Here it is natural.

In real life it is awkward.

Why is that?

Heavy Alphabet Soup

Two weeks ago I had an episode that made me terrified my PPD was back in an ugly horrible way.

One week ago I admitted it here.

Wednesday I saw the psychiatrist that my therapist referred me to for re-evaluation.

Dr. D.

I was a nervous wreck going in.  I had no idea what to expect and that drives me all sorts of crazy.  No pun intended.  Ok, maybe a little intended.

Dr. D is a man.  My therapist is a woman. I have never ever had issues with having a man as my doctor for anything until I started therapy four years ago with a man whose name I no longer remember, but refer to as Dave Thomas when I talk about him with Cort.  Because that is who he looked like.  A total grandpa in a cardigan.

How in the heck to you talk about major anxiety and anger or woman stuff with Grandpa Dave?

You don’t.

So you quit therapy because you figure you can manage your Generalized Anxiety Disorder with all coping techniques you’ve learned.  And you would be right…until you have a baby.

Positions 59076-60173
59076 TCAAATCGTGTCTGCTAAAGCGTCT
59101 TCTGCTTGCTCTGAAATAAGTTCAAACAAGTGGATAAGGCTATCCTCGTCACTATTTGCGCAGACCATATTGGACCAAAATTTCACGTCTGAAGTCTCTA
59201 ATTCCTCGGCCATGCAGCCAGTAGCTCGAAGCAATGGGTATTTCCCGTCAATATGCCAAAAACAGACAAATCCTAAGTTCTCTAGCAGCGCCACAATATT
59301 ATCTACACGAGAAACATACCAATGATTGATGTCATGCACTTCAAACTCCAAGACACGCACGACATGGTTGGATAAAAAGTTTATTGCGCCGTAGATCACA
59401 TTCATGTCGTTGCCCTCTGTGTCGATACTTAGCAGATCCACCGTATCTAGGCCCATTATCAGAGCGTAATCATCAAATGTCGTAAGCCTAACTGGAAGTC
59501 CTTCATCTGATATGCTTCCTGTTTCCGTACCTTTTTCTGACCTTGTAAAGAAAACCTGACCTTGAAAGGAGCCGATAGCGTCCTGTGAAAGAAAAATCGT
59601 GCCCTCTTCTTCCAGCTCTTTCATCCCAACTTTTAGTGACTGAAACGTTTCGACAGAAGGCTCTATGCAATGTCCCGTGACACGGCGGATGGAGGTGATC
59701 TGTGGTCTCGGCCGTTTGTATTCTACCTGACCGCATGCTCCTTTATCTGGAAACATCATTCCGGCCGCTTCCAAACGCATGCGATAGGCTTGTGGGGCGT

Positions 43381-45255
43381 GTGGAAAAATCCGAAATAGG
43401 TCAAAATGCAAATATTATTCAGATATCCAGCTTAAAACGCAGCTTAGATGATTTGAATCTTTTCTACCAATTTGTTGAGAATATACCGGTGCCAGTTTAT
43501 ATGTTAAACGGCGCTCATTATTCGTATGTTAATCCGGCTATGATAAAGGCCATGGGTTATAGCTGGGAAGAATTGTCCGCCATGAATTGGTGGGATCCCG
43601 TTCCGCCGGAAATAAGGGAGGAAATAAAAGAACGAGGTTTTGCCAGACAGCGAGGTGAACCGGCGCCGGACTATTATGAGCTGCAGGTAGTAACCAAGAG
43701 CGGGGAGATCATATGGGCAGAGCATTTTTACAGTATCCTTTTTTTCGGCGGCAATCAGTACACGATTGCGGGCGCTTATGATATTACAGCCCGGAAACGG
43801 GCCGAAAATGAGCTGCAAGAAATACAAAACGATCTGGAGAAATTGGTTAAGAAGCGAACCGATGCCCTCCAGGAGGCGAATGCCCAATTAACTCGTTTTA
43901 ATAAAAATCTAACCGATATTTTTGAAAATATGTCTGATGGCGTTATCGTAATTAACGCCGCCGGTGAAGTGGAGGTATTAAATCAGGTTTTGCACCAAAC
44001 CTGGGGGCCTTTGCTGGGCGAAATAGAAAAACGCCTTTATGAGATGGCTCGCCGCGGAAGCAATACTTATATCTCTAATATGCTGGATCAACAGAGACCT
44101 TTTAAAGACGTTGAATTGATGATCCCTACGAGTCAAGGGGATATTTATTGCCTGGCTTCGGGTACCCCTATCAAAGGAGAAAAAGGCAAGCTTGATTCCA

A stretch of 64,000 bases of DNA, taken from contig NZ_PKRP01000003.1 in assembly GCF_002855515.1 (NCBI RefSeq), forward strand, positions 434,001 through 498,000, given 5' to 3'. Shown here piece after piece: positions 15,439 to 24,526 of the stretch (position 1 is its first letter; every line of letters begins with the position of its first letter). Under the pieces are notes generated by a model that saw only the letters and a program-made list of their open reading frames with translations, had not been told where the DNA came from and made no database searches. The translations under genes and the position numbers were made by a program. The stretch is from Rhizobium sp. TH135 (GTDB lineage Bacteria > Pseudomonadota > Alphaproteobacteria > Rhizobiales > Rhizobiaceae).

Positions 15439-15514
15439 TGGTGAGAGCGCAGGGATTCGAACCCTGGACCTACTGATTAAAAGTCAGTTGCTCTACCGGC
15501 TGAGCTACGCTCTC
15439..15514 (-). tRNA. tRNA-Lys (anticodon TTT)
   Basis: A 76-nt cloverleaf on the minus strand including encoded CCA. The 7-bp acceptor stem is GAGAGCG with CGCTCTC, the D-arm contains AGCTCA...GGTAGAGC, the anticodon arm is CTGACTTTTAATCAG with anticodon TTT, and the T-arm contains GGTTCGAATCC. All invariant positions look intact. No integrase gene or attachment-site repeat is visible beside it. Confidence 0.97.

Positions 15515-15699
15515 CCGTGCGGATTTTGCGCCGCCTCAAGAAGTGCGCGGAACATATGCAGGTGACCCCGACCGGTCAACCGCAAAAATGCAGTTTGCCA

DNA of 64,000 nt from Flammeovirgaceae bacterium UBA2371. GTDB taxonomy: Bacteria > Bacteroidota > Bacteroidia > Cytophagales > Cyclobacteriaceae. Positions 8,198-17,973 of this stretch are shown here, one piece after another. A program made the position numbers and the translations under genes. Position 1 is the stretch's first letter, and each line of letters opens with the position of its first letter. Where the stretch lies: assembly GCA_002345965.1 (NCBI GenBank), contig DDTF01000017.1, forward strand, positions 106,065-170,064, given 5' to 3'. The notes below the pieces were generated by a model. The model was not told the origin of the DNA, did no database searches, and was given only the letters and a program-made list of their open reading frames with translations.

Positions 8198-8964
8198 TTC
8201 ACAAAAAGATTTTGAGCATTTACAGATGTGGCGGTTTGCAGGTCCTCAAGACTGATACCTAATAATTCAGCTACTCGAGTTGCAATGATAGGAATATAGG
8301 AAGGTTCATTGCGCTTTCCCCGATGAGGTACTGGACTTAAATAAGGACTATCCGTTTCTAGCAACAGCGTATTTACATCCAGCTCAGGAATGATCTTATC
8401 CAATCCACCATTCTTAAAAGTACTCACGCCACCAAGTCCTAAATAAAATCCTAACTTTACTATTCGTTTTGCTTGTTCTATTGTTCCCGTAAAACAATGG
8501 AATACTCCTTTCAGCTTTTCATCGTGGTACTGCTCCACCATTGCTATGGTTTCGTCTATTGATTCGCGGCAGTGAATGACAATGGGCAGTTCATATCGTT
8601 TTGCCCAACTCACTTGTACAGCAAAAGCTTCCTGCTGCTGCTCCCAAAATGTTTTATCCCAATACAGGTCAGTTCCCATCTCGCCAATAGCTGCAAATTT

Ok…enough with the second person…I was doing great managing my anxiety for about a year and a half…until Eddie was born.

Nine months after Eddie was born, I was diagnosed by my General Practitioner with Postpartum Depression (I’ve written about those horrible 9 months).  I was put on Celexa.  A few months later, I was also given Ambien to deal with my lack of sleeping due to Postpartum Anxiety.

Everyone in my life noticed a positive change once I grabbed my diagnosis and attacked the plan to make myself healthy.

And then I got knocked up with Charlie.

My OB really wanted to see me give up the Celexa while I was pregnant.  My therapist and my GP didn’t think it was a good idea.

For some reason Because I put Charlie before myself, I tried to go off the meds.

I failed horribly.

But instead of being down about it, I looked at it as proof that the Celexa was still doing something, and I agreed with my therapist and GP that a healthy momma would be a MUCH better momma.

Then I started my rounds of Progesterone to help sustain the pregnancy.

Then I started barfing my face off on the daily and needed to take Zofran.

Then I went through a super ugly bout of Antenatal Depression that thankfully dissipated during the second trimester.

And then other than being uncomfortably pregnant and worrying about a placenta previa, things went smoothly.  Charlie was born via a wonderful planned C-section, we bonded immediately and fiercely, and I experienced a joy I only read about on other people’s blogs.

I have raved that this time has been better.  And it has.  Hands down.